“I can’t undo anything to change my past. I’ve committed the last 40 years to changing my life,” he said.
On the evening of Nov. 11, 1973, Brown and his cousin, Doug Marvin Brown, ransacked the Akemans’ cabin on their farm near Nashville, looking for the cash Akeman was rumored to keep there.
Police said the cousins were surprised by the Akemans as they returned home from the Opry. John Brown shot Stringbean Akeman as he walked into the cabin, then ran after his wife in the yard before shooting her in the back of the head.
The bodies were found the next day by fellow Opry performer Grandpa Jones, a close friend who lived nearby and had planned to go hunting with Akeman that morning.
Although police said the motive for the slayings was robbery, the Browns took only a chain saw and some guns. Not until 1996 did police find the cash the Browns were seeking, concealed in the walls of the Akeman home.
The cousins were each given two life sentences. Doug Brown died in prison in 2003.
Akeman, a Kentucky native, played banjo with Bill Monroe’s band before going solo in the 1950s. He was best known for a folksy comedy-music act he performed on the Grand Ole Opry and the “Hee Haw” television show.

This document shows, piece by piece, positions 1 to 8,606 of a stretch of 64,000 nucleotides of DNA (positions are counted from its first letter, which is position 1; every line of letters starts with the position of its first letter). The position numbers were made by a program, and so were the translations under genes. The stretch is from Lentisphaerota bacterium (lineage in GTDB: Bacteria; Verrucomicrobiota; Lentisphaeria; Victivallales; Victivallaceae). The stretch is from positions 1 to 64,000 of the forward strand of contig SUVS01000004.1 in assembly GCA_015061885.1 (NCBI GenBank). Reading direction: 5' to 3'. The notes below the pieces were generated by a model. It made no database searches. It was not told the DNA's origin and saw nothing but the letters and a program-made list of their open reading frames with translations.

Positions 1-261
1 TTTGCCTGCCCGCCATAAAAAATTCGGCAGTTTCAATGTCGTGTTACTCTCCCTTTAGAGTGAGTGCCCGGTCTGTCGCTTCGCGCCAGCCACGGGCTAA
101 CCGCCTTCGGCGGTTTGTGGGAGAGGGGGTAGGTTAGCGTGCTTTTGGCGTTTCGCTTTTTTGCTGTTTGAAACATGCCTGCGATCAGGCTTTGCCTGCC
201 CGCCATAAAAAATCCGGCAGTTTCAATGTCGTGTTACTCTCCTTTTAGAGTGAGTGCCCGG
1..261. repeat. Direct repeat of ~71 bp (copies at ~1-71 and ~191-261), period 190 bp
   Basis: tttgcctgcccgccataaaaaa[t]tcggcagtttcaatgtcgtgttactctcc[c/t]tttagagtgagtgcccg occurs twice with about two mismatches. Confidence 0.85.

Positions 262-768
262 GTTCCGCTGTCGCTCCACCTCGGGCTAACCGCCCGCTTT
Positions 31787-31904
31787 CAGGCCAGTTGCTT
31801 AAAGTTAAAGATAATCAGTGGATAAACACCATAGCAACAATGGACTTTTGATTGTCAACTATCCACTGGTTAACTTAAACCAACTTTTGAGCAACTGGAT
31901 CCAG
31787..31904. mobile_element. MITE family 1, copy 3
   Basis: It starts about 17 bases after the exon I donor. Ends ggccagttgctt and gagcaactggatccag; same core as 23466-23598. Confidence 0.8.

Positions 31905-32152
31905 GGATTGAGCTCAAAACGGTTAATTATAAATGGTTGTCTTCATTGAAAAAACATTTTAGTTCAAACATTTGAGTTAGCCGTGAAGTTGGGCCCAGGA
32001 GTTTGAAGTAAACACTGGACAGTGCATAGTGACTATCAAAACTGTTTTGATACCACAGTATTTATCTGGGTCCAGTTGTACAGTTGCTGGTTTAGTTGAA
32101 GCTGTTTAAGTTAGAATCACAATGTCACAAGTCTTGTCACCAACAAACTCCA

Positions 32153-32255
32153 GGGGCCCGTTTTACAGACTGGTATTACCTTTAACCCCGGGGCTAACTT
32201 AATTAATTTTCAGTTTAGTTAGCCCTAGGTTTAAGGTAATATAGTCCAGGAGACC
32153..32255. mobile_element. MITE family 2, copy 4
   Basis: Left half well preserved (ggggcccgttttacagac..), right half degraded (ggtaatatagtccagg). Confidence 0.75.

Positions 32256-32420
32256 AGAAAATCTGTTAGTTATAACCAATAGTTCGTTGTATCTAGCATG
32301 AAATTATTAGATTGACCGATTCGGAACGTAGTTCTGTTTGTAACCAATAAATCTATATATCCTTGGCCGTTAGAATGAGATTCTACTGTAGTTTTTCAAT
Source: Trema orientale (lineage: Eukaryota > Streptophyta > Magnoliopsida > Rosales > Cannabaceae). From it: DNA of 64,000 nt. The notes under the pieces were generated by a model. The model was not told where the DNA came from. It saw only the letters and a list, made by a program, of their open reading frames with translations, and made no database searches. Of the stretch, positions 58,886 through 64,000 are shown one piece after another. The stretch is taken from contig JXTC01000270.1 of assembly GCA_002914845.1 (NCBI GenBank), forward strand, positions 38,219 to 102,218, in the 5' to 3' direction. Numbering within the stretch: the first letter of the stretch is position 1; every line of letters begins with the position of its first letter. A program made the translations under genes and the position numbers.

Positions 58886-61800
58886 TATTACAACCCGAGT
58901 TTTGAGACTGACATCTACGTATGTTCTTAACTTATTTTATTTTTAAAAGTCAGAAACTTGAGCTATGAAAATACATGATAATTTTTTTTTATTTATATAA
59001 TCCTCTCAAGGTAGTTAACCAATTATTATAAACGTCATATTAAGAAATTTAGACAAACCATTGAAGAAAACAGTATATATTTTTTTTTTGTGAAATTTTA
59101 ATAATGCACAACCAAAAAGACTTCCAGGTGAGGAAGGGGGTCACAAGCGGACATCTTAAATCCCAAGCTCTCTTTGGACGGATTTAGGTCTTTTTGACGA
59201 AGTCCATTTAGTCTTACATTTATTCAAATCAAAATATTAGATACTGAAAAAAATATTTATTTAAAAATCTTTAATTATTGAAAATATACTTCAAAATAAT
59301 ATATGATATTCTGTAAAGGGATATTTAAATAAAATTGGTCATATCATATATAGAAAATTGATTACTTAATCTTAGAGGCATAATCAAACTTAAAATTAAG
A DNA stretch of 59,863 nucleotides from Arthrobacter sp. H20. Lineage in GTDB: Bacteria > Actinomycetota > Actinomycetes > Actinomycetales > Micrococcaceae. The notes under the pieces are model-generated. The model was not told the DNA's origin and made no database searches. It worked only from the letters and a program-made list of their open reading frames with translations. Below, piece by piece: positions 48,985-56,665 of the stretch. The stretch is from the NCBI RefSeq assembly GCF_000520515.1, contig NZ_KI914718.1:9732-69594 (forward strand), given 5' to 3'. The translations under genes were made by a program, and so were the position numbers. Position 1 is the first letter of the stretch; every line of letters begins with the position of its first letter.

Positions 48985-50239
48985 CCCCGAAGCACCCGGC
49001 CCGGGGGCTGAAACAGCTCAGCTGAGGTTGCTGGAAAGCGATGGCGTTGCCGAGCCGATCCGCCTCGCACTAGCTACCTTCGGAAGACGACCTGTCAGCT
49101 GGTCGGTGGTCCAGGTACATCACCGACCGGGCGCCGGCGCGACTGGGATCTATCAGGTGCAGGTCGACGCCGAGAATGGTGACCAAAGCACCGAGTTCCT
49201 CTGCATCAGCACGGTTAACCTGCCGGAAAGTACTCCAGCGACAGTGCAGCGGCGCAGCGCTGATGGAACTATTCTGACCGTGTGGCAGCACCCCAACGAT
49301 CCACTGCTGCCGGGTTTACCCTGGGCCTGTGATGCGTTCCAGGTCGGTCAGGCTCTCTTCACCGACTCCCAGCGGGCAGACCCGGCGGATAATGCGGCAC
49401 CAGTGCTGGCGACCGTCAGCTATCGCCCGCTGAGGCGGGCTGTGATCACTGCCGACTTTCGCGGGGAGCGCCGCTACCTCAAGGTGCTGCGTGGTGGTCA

After John Brown’s April hearing, the parole board asked for a psychological evaluation on his propensity for violence. Their Wednesday decision to grant parole came after the board had reviewed that evaluation.
Five of seven parole board members were present for the hearing. They heard testimony from Brown and his supporters via videoconference from the Lois Deberry Special Needs Facility, in Nashville, where Brown is currently incarcerated, according to an email from parole board spokeswoman Melissa McDonald. Board members voted 4-1 in favor of parole.
Those speaking against his parole included Grand Ole Opry member Jan Howard, who was a close friend of the Akemans.
McDonald said it could still be several weeks before Brown is released from prison because of paperwork.
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